The Predynastic Period of Ancient Egypt lasted from around 5500 to 3100 BCE – during the Late Neolithic (Stone Age).
During that time, Egyptians invented their first written language and shaped their first religious beliefs.
They settled on the banks of the Nile River and started producing food using the newly invented plough to cultivate the land.
In the beginning, Egypt was not a unified state. There were two very different cultures in two parts of the land, called Upper Egypt and Lower Egypt.
However, Upper and Lower Egypt were not just two settlements. Archaeological findings tell us there were several settlement sites, and most of them were located in Upper Egypt.
The Lower Egypt, on the contrary, was full of cemeteries.
Historians divide the Predynastic Period into four phases:
- The Early Predynastic or the Badrian Phase (around 5500-4000 BCE) – during that phase, the first agricultural settlements were developed in the el-Badari region of Upper Egypt and Fayum in Lower Egypt.The Egyptians started making nicely designed and well-polished pottery.
They also made first tombs, but those were still nothing like the pyramids that Egyptians were yet to build.
In the Early Predynastic phase, tombs were simple constructions made of mud brick.
- The Old Predynastic, otherwise known as the Amratian or Naqada I Phase (around 4500-3500 BCE – this phase did not begin in the same time in all regions, and that’s why time overlaps) was named after an important archaeological site, Naqada, which was located north of Luxor.Characteristic findings from that period include many cemeteries in Upper Egypt, terra cotta sculptures, and a square house at Hierakonpolis.
Similar structures and artefacts were found in Lower Egypt too, at Merimda Beni Salama and el-Omari, near Cairo).
- The Middle Predynastic, also known as the Gerzean or Naqada II Phase (around 3500-3200 BCE) was when a temple in Hierakonpolis was built and decorated with some of the first examples of tomb painting in Egypt.The tombs were still built out of mud bricks, but they were large and comprised many chambers.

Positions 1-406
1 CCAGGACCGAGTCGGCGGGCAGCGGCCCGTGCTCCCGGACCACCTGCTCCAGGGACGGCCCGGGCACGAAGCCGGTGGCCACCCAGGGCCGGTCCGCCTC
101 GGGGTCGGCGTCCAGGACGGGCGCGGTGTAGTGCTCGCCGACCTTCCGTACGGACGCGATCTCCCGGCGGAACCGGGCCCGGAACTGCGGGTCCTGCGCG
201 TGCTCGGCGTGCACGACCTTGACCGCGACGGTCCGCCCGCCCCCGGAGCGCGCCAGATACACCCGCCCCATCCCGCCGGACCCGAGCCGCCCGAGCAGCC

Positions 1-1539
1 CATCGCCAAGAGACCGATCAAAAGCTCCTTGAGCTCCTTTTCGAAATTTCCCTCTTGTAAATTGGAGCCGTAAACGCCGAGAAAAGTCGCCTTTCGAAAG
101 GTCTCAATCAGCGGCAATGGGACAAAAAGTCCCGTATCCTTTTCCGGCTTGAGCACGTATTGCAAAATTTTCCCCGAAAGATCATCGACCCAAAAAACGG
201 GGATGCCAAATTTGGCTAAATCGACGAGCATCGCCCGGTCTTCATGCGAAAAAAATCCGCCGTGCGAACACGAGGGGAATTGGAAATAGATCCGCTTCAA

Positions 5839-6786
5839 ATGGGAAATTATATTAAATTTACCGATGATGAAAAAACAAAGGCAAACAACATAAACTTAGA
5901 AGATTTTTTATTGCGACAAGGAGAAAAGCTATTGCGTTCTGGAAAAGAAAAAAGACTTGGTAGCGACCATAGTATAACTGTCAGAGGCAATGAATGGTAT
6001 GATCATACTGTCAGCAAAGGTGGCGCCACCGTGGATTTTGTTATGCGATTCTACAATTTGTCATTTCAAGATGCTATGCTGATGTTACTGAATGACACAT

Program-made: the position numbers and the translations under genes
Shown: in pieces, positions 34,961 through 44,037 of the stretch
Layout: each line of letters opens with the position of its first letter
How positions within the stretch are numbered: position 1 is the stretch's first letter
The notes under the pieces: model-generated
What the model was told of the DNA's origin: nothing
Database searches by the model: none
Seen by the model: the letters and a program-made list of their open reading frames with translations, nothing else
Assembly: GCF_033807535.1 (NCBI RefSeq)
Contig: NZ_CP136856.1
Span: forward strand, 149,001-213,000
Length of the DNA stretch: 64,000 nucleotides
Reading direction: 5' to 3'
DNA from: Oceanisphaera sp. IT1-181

Pottery was adorned with bird and animal images and some abstract symbols which represented gods.
- The Late Predynastic or the Protodynastic phase (around 3200-3100 BCE) was politically significant. The population of both Upper and Lower Egypt had grown a lot.Local communities started interacting with each other, and the more successful ones widened their spheres of influence.
Eventually, two kingdoms emerged – Upper Egypt in the Nile Valley and Lower Egypt in the Nile Delta.
The cultures of Upper and Lower Egypt were not exactly like the traditional culture we have on mind when we talk about Ancient Egypt.
Still, several common symbols that continued through to the end of the Ancient Egyptian Civilization appeared in the early art of the Predynastic period:
- Cattle cult imagery – a cattle later represented the goddess Hathor;
- Images of scenes in which the king is hitting his enemy;
- The red crown of Lower Egypt – the oldest Egyptian symbol of royal power.
The Predynastic Period ended when, around 3100 BC, the first Egyptian King, Narmer, unified the land of Egypt.
- What were the names of the two parts of Egypt in the Predynastic Period that produced distinct cultures?
Those were Upper and Lower Egypt.
- Which significant inventions were dated in the Predynastic period?
Plough in agriculture and the first written script
- Were the Egyptians building pyramids in the Predynastic period?
No, their tombs were made of mud bricks.
- Which event meant the end of the Predynastic period?
It was the emergence of unified Egypt.